“It Didn’t Hurt a Bit”

I’m reminded of what my daughter Alexandra said when she was two and a half and on her first weekend visitation provided in divorce proceedings with Robin Geist.

Alexandra G. Skinner, 10-15-84

Alexandra was all dressed up in a pretty outfit that first weekend. We had taken her to some craft show at the Methodist Church’s Wesley Hall where she got a clothespin Big Bird, complete with feathers)  and played outside on the monkey bars.

I decided to take her to the Crystal Lake Police station to get her fingerprinted.

Alexandra threw a fit.

“I don’t need it. I don’t need it,” she screamed.


The police officer took her into a room, put the ink on her fingers, pressed them down and then helped her wash her hands in a nearby bathroom.

“That didn’t hurt a bit,” said a beaming Alexandra as she walked out of the washroom.

I thought of all the sturm und drum, the beating of breasts (use your own characterization) that preceded the passage of the conflict of interest ordinance inspired by the Alliance for Land, Agriculture and Water (ALAW) in its pre-February, 2010, primary election questionnaire.

You’ll remember ethics was on the front burner then.  Most County Board candidates voluntarily completed ALAW’s questionnaire, even when it took a lot of time and effort, as it did with Vic Narusis’.

From the commotion during County Board consideration you’d think revealing real estate holdings within McHenry County was going to be so, so damaging to the officials who serve McHenry County residents.

Certainly, it was a reasonable request, considering zoning is a way to vastly increase the value of land. Potential conflicts of interest should be public knowledge for everyone having a hand in the process.

And certainly if family members are going to make a buck from county work that should be common knowledge before contracts are let or products sold.

I went to the McHenry County Clerk’s Office this week to see any of the Statements of Economic Interests had been filed.

There were about a half an inch of the blue sheets, too many for me to want to examine.

So I only asked for those of County Board members.

A number had filed.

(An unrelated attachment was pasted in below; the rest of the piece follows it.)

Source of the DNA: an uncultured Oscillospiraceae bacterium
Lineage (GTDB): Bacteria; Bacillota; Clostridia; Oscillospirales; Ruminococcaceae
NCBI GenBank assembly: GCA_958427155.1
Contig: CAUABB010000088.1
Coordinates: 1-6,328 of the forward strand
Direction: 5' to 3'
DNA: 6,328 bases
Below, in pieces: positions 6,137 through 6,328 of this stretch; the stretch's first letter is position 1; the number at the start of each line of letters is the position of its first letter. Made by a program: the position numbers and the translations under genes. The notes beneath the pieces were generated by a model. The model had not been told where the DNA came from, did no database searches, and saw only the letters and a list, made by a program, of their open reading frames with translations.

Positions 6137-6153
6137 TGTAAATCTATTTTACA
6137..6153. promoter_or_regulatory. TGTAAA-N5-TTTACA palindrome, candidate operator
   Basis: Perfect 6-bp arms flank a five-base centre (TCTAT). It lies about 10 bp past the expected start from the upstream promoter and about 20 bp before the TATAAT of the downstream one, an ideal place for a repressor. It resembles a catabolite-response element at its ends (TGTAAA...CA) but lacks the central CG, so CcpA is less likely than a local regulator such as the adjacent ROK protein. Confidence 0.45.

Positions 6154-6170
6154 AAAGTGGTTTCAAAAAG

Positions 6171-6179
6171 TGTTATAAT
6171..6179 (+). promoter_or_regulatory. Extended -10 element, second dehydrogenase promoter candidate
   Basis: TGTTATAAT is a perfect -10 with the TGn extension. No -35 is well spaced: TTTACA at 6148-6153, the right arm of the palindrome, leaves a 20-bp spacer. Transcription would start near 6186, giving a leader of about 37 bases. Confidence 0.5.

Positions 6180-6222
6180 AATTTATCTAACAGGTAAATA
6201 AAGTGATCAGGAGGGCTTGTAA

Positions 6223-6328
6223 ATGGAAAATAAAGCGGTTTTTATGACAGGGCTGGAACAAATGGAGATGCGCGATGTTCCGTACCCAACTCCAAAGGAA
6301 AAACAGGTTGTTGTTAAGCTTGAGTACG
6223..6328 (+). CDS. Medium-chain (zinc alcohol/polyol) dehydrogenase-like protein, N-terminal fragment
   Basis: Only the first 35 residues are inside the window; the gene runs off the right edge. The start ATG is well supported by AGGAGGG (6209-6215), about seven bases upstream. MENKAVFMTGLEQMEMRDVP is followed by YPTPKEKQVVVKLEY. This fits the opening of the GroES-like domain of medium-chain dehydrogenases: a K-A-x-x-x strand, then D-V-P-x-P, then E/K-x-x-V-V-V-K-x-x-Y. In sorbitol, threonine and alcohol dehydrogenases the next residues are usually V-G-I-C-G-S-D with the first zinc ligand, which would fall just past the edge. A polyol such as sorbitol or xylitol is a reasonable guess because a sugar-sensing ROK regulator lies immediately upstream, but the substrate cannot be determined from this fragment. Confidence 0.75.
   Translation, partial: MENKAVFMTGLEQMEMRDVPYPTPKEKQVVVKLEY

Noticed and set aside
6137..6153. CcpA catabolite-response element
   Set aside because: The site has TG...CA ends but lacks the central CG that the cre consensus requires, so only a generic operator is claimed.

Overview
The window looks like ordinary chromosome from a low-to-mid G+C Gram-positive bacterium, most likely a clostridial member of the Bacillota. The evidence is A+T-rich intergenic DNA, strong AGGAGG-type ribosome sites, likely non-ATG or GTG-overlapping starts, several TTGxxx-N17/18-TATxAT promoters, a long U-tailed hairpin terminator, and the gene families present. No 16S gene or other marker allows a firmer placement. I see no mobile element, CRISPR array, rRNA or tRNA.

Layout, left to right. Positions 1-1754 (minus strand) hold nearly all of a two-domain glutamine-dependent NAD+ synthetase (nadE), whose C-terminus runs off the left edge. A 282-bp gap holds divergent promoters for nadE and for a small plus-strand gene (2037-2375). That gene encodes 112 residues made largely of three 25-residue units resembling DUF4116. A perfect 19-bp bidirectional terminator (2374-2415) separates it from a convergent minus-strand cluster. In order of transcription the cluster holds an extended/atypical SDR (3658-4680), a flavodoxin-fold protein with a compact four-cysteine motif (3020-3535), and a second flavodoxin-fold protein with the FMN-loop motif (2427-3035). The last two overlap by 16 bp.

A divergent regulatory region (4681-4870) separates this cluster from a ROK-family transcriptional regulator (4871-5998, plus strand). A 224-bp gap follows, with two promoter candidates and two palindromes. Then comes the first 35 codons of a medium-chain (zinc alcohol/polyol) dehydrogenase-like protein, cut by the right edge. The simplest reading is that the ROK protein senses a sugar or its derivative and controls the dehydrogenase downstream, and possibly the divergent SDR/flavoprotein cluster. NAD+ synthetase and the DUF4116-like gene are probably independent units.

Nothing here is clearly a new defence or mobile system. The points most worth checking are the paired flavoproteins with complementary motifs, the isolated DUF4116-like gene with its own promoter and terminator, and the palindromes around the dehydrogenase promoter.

Most showed nothing more than the old “None, None, None” Forms.

Click to enlarge.

County Board Chairman Ken Koehler’s had the most writing, so today we’ll take a look at it.

One question asks if the official or members of the immediate family has “interests in real property located within the county.”

If the answer is “Yes,” the following information is requested:

“The nature of your interest in the real estate and your instrument or ownership 5ILCS 420/1-115 (deeds. common stock or preferred stock certificates, rights, warrants, options, bills of sale, contracts, interests in proprietorships, partnerships and join ventures, and beneficial interests in trusts or land trusts).”

  1. Click to enlarge.

    Common Stock – Flowerwood Inc+/- 17 acres located NW corner Rt.14 + 176 C.L.

  2. Trust-partnership 50% +/- 17 acres located Country Club Rd Ridgefield
  3. Trust-partnership 1/3 – Residence 273 Plymouth Lane, Crystal Lake

The next question asks for the location of the real property.

  1. Trusts both IL Rt 176 + US 14 just NW of Flowerwood Garden Center + Flowershop
  2. Trusts Country Club Road in Ridgefield NW of Alexander Lumber/borders U.P.R.R.
  3. 273 Plymouth Lane, Crystal Lake

Next the Property Index Numbers are requested

  1. 14-31-151-002
  2. 13-24-300-018
  3. 19-03-152-018

On page two, the first question is whether the person or any immediate family member has an interest in any business or professional entity doing business with McHenry County.

Koehler answered, “No.”

Ken Koehler

Then there’s a question about whether immediate family or the individual is “an officer or director or any business or professional entity doing business with the County or any other local, public governmental agency within McHenry County.”

Koehler answered, “Yes.”

He is a member of the Board of Directors of Sherman Heath Systems, which provides “health care.”

Officials are asked if they owe anyone more than $1,200. Excluded are student loans, installment loans (cars, household effects, etc.), medical and dental debts, credit card purchases, support or alimony obligations, debts owed to spouse or close relative, and debts incurred in the maintenance of your household.”

Koehler answered, “No.”

Since he answered in the negative, he has no one to list as being indebted to.

The final question relates to having been release from an debt of $1,200 or more.

Koehler answered, “NA.”

Officials are then asked to sign a “verification” which, in part says,

“I understand that the penalty for knowingly and intentionally filing a false or incomplete statement shall be an ordinance violation subject to fines and penalties not to exceed $1,000 (55 ILCS 5/5-113).”


“It Didn’t Hurt a Bit” — 2 Comments

  1. Interesting.

    Good reminder on fingerprinting children.

    The Illinois Campaign for Political Reform did an analysis of the Illinois Statement of Economic Interest in 2008. They compared it to the Federal Personal Financial Disclosure.

    Just as in retirement benefits, the Federal implementation is a far better deal for the taxpayers. (Federal employees largely get a 401k type defined contribution plan, IL state employees largely get juicy defined benefit pensions).


  2. Wouldn’t it be great if this were required of all elected officials and upper level management in IL counties, townships, school districts, State Government, State Tollway, etc.

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